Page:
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  • 1.
    Belyazid, Salim
    et al.
    Stockholm University, Faculty of Science, Department of Physical Geography.
    Giuliana, Zanchi
    Water limitation can negate the effect of higher temperatures on forest carbon sequestration2019In: European Journal of Forest Research, ISSN 1612-4669, E-ISSN 1612-4677, Vol. 138, no 2, p. 287-297Article in journal (Refereed)
    Abstract [en]

    Climate change will bring about a consistent increase in temperatures. Annual precipitation rates are also expected to increase in boreal countries, but the seasonal distribution will be uneven, and several areas in the boreal zone will experience wetter winters and drier summers. This study uses the dynamic forest ecosystem model ForSAFE to estimate the combined effect of changes in temperature and precipitation on forest carbon stocks in Sweden. The model is used to simulate carbon stock changes in 544 productive forest sites from the Swedish National Forest Inventory. Forest carbon stocks under two alternative climate scenarios are compared to stocks under a hypothetical scenario of no climate change (baseline). Results show that lower water availability in the future can cause a significant reduction in tree carbon compared to a baseline scenario, particularly expressed in the southern and eastern parts of Sweden. In contrast, the north-western parts will experience an increase in tree carbon stocks. Results show also that summer precipitation is a better predictor of tree carbon reduction than annual precipitation. Finally, the change in soil carbon stock is less conspicuous than in tree carbon stock, showing no significant change in the north and a relatively small but consistent decline in the south. The study indicates that the prospect of higher water deficit caused by climate change cannot be ignored in future forest management planning.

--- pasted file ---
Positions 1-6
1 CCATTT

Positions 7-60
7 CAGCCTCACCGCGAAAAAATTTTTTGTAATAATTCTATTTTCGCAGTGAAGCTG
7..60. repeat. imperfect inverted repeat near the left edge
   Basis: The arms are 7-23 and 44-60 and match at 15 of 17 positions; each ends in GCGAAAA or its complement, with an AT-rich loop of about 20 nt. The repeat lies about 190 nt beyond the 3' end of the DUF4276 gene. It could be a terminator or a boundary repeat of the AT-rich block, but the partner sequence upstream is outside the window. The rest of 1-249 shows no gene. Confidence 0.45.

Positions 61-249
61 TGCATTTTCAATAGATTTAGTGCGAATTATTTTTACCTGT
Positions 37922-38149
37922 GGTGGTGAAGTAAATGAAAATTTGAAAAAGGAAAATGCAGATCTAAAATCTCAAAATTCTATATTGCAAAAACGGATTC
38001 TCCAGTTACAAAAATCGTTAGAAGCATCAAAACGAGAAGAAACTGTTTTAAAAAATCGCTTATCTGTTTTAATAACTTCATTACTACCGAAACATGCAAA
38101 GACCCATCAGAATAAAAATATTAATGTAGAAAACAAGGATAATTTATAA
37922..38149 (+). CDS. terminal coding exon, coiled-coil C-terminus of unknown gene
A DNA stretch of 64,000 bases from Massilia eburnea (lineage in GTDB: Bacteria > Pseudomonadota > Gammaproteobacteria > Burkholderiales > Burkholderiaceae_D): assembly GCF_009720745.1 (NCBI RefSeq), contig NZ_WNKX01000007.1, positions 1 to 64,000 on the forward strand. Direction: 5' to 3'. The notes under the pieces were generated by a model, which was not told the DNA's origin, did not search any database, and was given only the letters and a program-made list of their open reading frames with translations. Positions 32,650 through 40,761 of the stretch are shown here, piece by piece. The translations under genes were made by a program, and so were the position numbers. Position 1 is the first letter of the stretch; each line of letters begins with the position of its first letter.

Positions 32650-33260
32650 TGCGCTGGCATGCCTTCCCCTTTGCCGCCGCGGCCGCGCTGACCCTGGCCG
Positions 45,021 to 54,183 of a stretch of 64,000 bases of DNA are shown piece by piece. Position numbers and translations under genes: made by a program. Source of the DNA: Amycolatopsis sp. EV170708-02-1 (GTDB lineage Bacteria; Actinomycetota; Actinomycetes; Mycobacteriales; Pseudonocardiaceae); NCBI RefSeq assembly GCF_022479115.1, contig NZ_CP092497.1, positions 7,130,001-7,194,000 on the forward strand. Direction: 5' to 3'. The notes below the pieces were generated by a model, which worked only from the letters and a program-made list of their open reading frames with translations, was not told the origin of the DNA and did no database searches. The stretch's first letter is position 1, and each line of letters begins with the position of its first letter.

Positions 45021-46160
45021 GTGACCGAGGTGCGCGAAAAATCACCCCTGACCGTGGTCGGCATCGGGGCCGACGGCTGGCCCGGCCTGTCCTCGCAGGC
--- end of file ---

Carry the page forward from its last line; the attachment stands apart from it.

• 2.
    Bergvall, Ulrika A.
    et al.
    Stockholm University, Faculty of Science, Department of Zoology.
    Co, Michelle
    Bergström, Roger
    Sjöberg, Per J. R.
    Waldebäck, Monica
    Turner, Charlotta
    Anti-browsing effects of birch bark extract on fallow deer2013In: European Journal of Forest Research, ISSN 1612-4669, E-ISSN 1612-4677, Vol. 132, no 5-6, p. 717-725Article in journal (Refereed)
    Abstract [en]

    A major problem within forest industry is unwanted browsing on seedlings from mammalian herbivores. The aim of this study was to evaluate the effects of birch bark extracts as repellents towards fallow deer. Birch bark was extracted in a conventional way with ethanol as solvent at ambient temperature and with a new method, liquid CO2 extraction. An analysis of the ethanol-extracted birch bark showed that it contained large amounts of terpenoids, of which the most abundant was betulin. In seven different treatment trials, we used 15 individually handled fallow deer. To investigate the binary taste preferences, birch bark extract was added to food and presented in two bowls in typical two-choice tests. We found that the amount of a food type consumed during a trial and the number of shifts between food bowls were dependent on the amount of the birch extract the food contained. Concentrations of above 1 % by dry weight of birch extract acted as a repellent. In addition, such concentrations produced shorter feeding bouts by a greater willingness to change bowls. Therefore, our conclusion is that birch bark extract acts as a repellent towards fallow deer and is therefore likely to act as a repellent against other deer species. In addition, we show that birch bark extract produced by the new and more environmentally sustainable method employing liquid CO2 mixed with ethanol has the same repellent effect as the traditional ethanol extraction.